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Gold hammered, analysts warn of capitulation event if price drops below pre-pandemic levels


(Kitco News) The gold market tumbled $40 Thursday and briefly fell below the $1,700 an ounce level as markets began to price in an oversized 100-basis-point rate hike from the Federal Reserve at the July meeting.

Rate hike expectations were quickly re-priced after the latest U.S. inflation numbers shocked the markets, with the annual CPI number coming in at 9.1% and the yearly PPI rising 11.3% in June.

Before inflation data, markets were looking for a nearly 100% chance of a 75-basis-point hike at the Fed’s July 27 meeting, according to the CME FedWatch Tool. However, within 24 hours after the numbers were released, the expectations shifted to an 80.9% chance of a 100-basis-point hike. This would take the fed funds rate to a range of 2.50%-2.75%.

“Only yesterday morning, the market had just finally priced in a full 75bp rate hike in July for the first time. In a few hours, an above-consensus U.S. CPI reading and a surprise 100bp rate hike by the Bank of Canada changed the whole picture again. After these two events, markets have moved to seriously consider a 1.0% rate increase by the Fed in two weeks,” said Francesco Pesole, FX strategist at ING.

The Bank of Canada surprised the markets with a 100-basis-point hike on Wednesday, warning that inflation will remain elevated for the next three months. 

“The Bank of Canada made the leap into triple-digit hikes shortly after the U.S. CPI release, acknowledging in the process that it had underestimated inflation since Spring last year,” said Craig Erlam, senior market analyst at OANDA.

Gold faces many obstacles, but recession fears could help

The precious metal plunged below $1,700 an ounce Thursday, hitting 11-month lows and approaching pre-pandemic levels.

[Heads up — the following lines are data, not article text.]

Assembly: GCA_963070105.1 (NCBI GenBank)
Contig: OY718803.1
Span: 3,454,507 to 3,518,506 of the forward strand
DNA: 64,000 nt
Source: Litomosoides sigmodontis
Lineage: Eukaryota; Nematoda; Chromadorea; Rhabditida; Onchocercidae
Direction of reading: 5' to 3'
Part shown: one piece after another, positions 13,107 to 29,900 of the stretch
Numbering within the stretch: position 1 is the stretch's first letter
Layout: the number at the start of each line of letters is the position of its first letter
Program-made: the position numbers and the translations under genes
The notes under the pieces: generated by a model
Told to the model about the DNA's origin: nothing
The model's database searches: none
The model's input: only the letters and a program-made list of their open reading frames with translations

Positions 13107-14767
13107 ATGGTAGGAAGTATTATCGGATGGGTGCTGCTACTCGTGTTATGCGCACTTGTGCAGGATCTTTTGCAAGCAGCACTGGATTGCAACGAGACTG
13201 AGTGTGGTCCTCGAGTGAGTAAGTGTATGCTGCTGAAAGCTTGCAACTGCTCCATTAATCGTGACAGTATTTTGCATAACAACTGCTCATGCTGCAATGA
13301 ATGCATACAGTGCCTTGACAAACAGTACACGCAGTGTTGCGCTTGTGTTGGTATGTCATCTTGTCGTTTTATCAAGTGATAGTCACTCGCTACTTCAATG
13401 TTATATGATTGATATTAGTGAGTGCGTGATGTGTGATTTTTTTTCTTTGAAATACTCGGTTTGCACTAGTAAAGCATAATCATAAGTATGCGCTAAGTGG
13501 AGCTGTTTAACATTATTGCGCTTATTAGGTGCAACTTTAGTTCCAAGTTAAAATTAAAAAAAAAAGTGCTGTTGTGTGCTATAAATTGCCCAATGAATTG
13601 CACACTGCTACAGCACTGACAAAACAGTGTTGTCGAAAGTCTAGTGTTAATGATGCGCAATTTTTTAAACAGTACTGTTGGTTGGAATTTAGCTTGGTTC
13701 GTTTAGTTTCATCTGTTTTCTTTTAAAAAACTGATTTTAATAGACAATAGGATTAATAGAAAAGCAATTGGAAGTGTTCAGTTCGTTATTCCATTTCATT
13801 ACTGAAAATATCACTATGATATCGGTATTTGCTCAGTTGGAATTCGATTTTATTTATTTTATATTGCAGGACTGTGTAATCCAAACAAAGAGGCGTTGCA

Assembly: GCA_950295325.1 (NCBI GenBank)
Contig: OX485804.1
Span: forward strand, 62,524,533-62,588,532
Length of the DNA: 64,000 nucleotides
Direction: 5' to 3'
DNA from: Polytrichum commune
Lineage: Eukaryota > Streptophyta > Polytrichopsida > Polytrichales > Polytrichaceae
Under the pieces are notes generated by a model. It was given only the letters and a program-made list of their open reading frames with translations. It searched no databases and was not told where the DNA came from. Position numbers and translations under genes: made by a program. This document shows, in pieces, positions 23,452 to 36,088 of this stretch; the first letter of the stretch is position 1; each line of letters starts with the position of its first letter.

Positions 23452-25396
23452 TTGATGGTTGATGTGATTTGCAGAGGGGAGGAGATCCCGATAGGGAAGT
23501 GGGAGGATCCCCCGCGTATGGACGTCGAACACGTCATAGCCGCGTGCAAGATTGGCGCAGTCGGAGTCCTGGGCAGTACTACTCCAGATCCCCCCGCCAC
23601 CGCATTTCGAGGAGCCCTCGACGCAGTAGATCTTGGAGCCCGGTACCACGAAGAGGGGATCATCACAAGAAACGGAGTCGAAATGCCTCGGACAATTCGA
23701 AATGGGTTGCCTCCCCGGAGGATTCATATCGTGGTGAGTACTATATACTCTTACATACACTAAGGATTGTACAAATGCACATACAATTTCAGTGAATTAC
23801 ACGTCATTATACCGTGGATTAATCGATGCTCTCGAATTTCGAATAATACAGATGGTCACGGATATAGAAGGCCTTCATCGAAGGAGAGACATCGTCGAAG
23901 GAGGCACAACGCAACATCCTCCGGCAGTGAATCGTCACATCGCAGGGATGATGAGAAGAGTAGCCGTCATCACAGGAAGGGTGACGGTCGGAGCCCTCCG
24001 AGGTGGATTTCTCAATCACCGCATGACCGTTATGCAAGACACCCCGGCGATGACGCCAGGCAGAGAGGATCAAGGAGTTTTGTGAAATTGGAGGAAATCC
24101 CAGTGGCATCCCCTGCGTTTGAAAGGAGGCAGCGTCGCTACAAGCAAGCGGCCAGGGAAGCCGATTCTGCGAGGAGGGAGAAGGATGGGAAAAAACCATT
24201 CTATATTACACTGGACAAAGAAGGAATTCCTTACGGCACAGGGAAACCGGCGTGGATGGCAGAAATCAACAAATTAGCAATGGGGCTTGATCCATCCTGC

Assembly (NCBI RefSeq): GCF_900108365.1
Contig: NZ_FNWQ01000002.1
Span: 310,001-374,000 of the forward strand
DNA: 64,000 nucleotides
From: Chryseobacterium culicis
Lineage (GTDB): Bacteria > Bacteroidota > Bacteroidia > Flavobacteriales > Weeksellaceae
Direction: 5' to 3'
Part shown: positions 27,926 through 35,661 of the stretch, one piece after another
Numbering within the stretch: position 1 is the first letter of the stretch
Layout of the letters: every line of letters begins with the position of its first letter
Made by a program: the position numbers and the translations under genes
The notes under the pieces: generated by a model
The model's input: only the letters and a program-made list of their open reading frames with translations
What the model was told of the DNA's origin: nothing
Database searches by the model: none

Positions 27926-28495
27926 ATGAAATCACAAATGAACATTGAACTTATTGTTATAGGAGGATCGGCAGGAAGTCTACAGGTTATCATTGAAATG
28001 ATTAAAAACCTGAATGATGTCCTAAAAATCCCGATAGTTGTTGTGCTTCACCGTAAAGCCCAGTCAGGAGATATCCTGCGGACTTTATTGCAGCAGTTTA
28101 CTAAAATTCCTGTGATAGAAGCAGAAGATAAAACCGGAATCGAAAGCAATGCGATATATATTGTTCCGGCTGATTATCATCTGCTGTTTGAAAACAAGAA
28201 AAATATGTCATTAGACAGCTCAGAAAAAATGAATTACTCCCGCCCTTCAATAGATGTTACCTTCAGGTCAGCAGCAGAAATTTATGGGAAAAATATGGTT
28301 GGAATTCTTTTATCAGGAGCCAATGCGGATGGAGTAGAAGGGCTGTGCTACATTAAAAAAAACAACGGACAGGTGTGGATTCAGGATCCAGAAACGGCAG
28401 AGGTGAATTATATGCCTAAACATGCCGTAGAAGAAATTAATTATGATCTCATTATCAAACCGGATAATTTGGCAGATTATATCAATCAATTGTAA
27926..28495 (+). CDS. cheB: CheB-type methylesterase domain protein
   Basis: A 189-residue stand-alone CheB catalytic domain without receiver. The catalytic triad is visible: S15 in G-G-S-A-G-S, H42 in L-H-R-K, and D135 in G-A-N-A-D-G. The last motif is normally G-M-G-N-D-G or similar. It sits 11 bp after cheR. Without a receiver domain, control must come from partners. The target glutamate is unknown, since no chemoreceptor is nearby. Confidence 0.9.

“A major capitulation event may be unfolding in gold,” said Daniel Ghali, senior commodity strategist at TD Securities. “Gold bugs are falling like dominoes. With prices challenging pre-pandemic levels, risks of a significant capitulation event in precious metals are growing.”

At the time of writing, August Comex gold futures were trading at $1.712.00, down 1.35% on the day.

“The yellow metal is feeling the heat from the inflation data and aggressive tightening in response. We could see its popularity improve once we see the peak in the inflation data, which we may now have in the U.S., but its tendency for upside surprises will leave investors cautious,” said Erlam.

Downward price pressures have been rising in gold as the U.S. dollar index continues to trade at 20-year highs, yields advance, and oil sells off, according to analysts.

“Volatility around EUR/USD parity (which was hit yesterday) should continue to be elevated and to impact other USD crosses. We think that the current re-pricing higher in Fed rate expectations can – along with other factors – keep the dollar supported at this stage, and the risk of a more decisive break below 1.000 in EUR/USD can strengthen the greenback across the board,” Pesole added.

A break below $1,700 is still very likely, with the next support level at $1,680 an ounce, added Erlam. “[But] once the peak is in place and we see signs of inflation pressures retreating, we could see gold back in favor as the economy drifts into recession.”

Ghali noted that a drop below pre-pandemic levels, which is between $1,650 and $1,700 an ounce, could trigger even a bigger selloff in the precious metal.

“Pressure is building towards a capitulation if prices trade below their pandemic-era entry levels. In a liquidation vacuum, these massive positions are most vulnerable, which suggests the yellow metal remains prone to further downside still,” he said.


Disclaimer: The views expressed in this article are those of the author and may not reflect those of Kitco Metals Inc. The author has made every effort to ensure accuracy of information provided; however, neither Kitco Metals Inc. nor the author can guarantee such accuracy. This article is strictly for informational purposes only. It is not a solicitation to make any exchange in commodities, securities or other financial instruments. Kitco Metals Inc. and the author of this article do not accept culpability for losses and/ or damages arising from the use of this publication.

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